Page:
Posted on : May 29, 2023 by Clinic One Team on Diseases in Nepal
Hypertension is another name for high blood pressure. High blood pressure is a condition where the blood’s constant pressure against the artery walls is too high.
The systolic pressure (the top number) and the diastolic pressure (the bottom number) are used to indicate blood pressure in millimeters of mercury (mmHg).
Around 120/80 mmHg is generally regarded as a normal blood pressure result.
Over time, blood vessels and internal organs may be harmed if blood pressure is persistently elevated over this healthy range.
Serious health issues like heart disease, stroke, and renal failure are made more likely as a result.
Due to the fact that high blood pressure frequently goes undiagnosed and untreated, it is frequently referred to as a “silent killer” and can have catastrophic implications.
A person’s chance of acquiring high blood pressure can be increased by a number of variables.
Some of the most common risk factors are as follows:
- Age: Our blood pressure tends to rise as we get older. Before the age of 45, men are more prone to develop high blood pressure, whereas women are more likely to do so beyond the age of 65.
- Family history: You may be more prone to developing high blood pressure if there is a history of the condition in your family.
- Obesity: Carrying extra body weight or being obese puts additional stress on the heart and blood vessels, raising the risk of high blood pressure.
- Physical inactivity: Being sedentary increases the risk of high blood pressure by causing weight gain and other health issues.
- Unhealthy diet: Consuming a lot of processed foods, saturated fats, and salt can increase the risk of high blood pressure.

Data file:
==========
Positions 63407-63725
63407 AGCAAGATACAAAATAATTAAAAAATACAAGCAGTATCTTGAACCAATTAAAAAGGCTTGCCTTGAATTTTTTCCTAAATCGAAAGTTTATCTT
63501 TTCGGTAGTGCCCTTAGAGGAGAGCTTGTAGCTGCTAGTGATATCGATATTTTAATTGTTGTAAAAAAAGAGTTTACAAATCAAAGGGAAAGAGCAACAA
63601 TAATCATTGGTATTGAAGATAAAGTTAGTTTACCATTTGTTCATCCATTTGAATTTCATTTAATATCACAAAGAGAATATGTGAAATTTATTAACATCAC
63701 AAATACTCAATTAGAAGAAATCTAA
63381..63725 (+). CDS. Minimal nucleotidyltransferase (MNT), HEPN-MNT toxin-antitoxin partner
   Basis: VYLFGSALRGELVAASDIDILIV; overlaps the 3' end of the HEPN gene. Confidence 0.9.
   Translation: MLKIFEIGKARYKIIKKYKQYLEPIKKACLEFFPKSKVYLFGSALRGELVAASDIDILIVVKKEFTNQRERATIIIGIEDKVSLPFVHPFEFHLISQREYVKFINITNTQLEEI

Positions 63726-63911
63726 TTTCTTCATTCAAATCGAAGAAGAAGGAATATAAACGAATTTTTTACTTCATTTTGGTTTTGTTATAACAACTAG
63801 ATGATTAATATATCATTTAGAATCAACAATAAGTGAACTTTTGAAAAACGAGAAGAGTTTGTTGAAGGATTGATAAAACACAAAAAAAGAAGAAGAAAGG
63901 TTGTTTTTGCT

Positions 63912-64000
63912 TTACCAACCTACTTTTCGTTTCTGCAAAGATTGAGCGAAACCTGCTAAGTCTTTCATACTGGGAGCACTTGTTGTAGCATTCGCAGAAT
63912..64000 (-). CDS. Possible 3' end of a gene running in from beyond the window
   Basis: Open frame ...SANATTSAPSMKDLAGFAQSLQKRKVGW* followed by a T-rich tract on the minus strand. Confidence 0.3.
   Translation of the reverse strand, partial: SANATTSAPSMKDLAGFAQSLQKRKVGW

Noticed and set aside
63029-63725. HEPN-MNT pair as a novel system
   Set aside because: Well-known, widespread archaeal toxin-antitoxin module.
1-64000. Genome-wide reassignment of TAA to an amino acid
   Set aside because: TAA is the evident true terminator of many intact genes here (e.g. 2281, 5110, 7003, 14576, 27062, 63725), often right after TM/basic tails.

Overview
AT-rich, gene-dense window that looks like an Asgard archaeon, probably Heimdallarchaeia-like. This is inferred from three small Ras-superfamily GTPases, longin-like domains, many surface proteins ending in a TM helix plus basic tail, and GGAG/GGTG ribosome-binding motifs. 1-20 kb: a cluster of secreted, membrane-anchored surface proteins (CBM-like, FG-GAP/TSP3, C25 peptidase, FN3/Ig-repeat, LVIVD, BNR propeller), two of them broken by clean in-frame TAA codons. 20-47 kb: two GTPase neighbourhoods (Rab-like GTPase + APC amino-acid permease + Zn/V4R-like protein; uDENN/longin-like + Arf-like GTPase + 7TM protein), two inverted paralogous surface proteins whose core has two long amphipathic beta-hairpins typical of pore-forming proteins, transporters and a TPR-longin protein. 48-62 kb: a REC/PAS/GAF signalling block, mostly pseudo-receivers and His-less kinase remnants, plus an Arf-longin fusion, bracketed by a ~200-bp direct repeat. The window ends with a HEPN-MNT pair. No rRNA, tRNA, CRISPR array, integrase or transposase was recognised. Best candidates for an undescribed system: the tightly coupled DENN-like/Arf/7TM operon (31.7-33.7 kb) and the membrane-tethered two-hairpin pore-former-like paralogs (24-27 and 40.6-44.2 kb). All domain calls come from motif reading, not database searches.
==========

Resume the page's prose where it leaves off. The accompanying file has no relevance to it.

- Smoking: Smoking harms blood vessels and raises the possibility of high blood pressure.
- Chronic stress: Chronic stress causes the body to create stress hormones that tighten blood vessels and raise heart rate, which can lead to high blood pressure.
High blood pressure sometimes can get very harmful and in that case, you should get checked by a doctor.
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However, there are some tips in order to manage high blood pressure. Some of the tips are listed below:
- Eat a diet high in fruits, vegetables, whole grains, lean protein, and low-fat dairy products to maintain good health. Limit your consumption of processed foods, salt, sugar, and saturated fats.
- Keep a healthy weight: If you are obese or overweight, losing weight can help lower your blood pressure.
- Regular exercise is important. Aim for 75 minutes of intense activity or at least 150 minutes of moderate exercise per week. This can enhance general health and lower blood pressure.
- Limit alcohol consumption since excessive alcohol use might raise blood pressure. Men should limit their daily alcohol intake to two drinks, while women should limit their daily alcohol intake to one.
- Stop smoking since it increases the risk of high blood pressure and damages blood vessels. Quitting smoking can lower blood pressure and reduce the risk of developing other health problems.
- Reduce your stress levels because sustained stress might raise your blood pressure. Deep breathing, yoga, and other stress-reduction techniques can all help decrease blood pressure.
- Be sure to follow the directions on any prescription drugs your doctor has given you if you want to lower your blood pressure.
Develop a plan to control your high blood pressure in collaboration with your healthcare practitioner.
You may help lower your blood pressure and lessen your chance of developing major health issues by implementing these suggestions and collaborating with your primary doctor.
However, if you are already suffering from high blood pressure, you can always treat it.
There are several medications recommended by doctors that will help you in treating high blood pressure over time. The most important thing is cooperating with a healthy lifestyle and making healthy eating habits.
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